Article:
Financing Tips for Buying a Newly Built Home

Friday, September 25, 2015

Whether you’re a first-time buyer or a repeat homebuyer looking at new construction for the first time, the process of financing your purchase is an essential element to your success. Most builders have a preferred lender or several preferred lenders that they recommend to buyers, which can make the process easier since the lenders are experienced with new home construction timelines. However, you aren’t obligated to work with a specific lender and should take the time to educate yourself so you understand your financial commitments and options.

Financing a new home compared to a resale

When you finance a resale home, the typical process is to contact a few lenders, choose a lender and a loan program, get preapproved for a loan and then lock-in the interest rate once you have a ratified contract. You’ll typically go from contract to settlement within 30 to 60 days. The process is similar if you buy a new home that’s already complete or nearly complete.

In contrast, when you buy a to-be-built home, you’ll typically wait for at least four months but more often six to nine months for the home to be finished. One benefit of this waiting period is that while you’ll have a preapproval for a loan in hand, you can take this time to build up your savings even more in anticipation of your move.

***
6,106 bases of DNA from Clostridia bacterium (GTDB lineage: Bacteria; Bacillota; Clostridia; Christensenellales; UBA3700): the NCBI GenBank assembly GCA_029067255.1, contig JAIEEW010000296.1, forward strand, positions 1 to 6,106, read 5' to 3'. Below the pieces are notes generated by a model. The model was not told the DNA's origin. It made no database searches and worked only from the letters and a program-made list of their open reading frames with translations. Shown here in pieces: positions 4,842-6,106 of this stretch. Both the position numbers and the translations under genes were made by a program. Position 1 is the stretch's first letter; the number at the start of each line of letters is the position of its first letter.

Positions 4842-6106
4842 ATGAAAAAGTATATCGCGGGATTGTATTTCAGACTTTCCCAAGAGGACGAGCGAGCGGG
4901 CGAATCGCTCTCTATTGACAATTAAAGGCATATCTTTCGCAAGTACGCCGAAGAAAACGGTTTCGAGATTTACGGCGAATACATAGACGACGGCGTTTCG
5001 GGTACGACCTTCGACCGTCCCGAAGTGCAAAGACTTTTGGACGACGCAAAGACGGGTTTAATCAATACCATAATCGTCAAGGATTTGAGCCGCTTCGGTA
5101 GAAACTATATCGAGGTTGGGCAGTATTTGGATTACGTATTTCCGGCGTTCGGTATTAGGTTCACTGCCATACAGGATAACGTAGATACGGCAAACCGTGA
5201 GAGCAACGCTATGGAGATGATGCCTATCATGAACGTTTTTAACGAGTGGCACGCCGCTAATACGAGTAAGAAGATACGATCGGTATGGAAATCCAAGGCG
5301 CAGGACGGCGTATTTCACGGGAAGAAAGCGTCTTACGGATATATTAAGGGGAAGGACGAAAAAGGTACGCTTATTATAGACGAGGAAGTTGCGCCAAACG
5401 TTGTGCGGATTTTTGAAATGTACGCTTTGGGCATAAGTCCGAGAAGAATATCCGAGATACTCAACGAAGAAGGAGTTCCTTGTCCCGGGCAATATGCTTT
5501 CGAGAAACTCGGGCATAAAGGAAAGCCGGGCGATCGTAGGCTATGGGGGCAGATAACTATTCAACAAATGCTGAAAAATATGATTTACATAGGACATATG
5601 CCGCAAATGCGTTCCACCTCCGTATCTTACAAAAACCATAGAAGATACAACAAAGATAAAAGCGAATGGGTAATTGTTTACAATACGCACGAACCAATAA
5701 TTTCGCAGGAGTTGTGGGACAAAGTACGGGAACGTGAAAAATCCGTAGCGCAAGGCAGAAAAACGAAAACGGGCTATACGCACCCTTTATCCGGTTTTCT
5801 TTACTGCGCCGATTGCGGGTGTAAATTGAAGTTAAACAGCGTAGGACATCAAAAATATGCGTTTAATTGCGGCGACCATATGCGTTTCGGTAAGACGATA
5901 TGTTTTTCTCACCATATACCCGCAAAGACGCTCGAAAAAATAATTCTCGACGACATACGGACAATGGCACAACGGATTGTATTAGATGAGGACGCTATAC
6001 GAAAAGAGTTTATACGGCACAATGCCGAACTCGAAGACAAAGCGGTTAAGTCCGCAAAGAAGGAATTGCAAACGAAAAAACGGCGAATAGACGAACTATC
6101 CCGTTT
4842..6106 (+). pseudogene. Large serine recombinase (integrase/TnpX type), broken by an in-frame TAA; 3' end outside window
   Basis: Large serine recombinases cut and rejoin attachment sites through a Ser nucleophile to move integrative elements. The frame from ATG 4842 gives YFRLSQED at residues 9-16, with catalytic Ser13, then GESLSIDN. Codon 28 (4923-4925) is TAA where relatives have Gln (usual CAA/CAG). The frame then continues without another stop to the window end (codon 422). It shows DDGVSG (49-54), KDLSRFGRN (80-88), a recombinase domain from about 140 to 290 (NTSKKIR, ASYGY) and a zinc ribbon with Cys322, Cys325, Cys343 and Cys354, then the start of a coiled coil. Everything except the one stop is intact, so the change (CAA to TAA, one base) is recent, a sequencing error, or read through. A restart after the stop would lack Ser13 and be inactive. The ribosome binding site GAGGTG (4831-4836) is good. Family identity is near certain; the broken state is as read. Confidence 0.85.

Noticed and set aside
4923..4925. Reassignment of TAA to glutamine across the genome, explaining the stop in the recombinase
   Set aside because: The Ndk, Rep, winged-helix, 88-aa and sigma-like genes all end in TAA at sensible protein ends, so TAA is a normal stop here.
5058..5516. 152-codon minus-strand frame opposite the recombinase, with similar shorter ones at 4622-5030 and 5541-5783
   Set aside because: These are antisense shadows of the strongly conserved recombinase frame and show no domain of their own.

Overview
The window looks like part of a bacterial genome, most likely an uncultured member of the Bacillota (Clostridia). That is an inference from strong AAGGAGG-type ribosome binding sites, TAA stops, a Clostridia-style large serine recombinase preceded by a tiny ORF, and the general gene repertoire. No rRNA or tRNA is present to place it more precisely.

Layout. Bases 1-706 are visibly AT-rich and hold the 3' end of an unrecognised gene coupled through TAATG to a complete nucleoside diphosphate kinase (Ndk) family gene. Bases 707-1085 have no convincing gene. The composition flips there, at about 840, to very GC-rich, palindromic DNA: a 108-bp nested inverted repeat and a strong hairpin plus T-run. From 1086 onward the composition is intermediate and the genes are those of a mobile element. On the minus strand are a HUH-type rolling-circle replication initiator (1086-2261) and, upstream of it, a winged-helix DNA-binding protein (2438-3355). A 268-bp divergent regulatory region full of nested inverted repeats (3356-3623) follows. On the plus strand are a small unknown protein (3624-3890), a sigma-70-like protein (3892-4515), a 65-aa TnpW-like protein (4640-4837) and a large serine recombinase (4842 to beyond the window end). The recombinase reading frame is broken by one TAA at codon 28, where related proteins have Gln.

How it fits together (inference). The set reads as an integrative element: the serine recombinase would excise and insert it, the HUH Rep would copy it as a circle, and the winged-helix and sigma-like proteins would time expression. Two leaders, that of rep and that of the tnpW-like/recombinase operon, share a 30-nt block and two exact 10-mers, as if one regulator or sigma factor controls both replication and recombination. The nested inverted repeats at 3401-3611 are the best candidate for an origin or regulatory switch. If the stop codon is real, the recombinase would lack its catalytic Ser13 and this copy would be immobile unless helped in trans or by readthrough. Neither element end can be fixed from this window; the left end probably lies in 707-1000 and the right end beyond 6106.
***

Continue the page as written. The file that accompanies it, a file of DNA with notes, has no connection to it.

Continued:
Start with a preapproval

Before you begin shopping for a home you should consult a lender and get a preapproval for a mortgage. If you already have an idea of which builder you want to buy from you can contact a preferred lender for that builder. If you’re not sure about the builder or community, you can go through the preapproval process with any lender you choose. A preapproval will require you to gather all the financial documents required by your lender and to undergo a credit check. Take this step early in your home search so you can make improvements to your credit if necessary and so you understand your budget.

While loan qualifications vary from one lender to another and with different loan programs, most lenders require a credit score of 620 or 640 or higher for a loan approval and a credit score of 740 or above for the lowest mortgage rates. You’ll also need to keep your debt-to-income ratio – which compares your monthly gross income with the minimum payments on your credit cards, loan payments and housing payments – under 43 or 45%.

Keep in mind that your lender will tell you the maximum amount you can borrow, but you should look at the estimated monthly payments for that loan and determine your own comfort level within your personal budget. Remember, too, that when buying a newly built home you’ll be paying for the base price, possibly a lot premium and optional features with your loan.

Estimate your cash needs

Your lender can also show you various loan options with different down payment requirements. Some borrowers may be eligible for a low down payment loan requiring just 3% of the purchase price or a federally-insured loan (FHA loan) with just 3.5% down. A lender should compare all options in the context of your finances.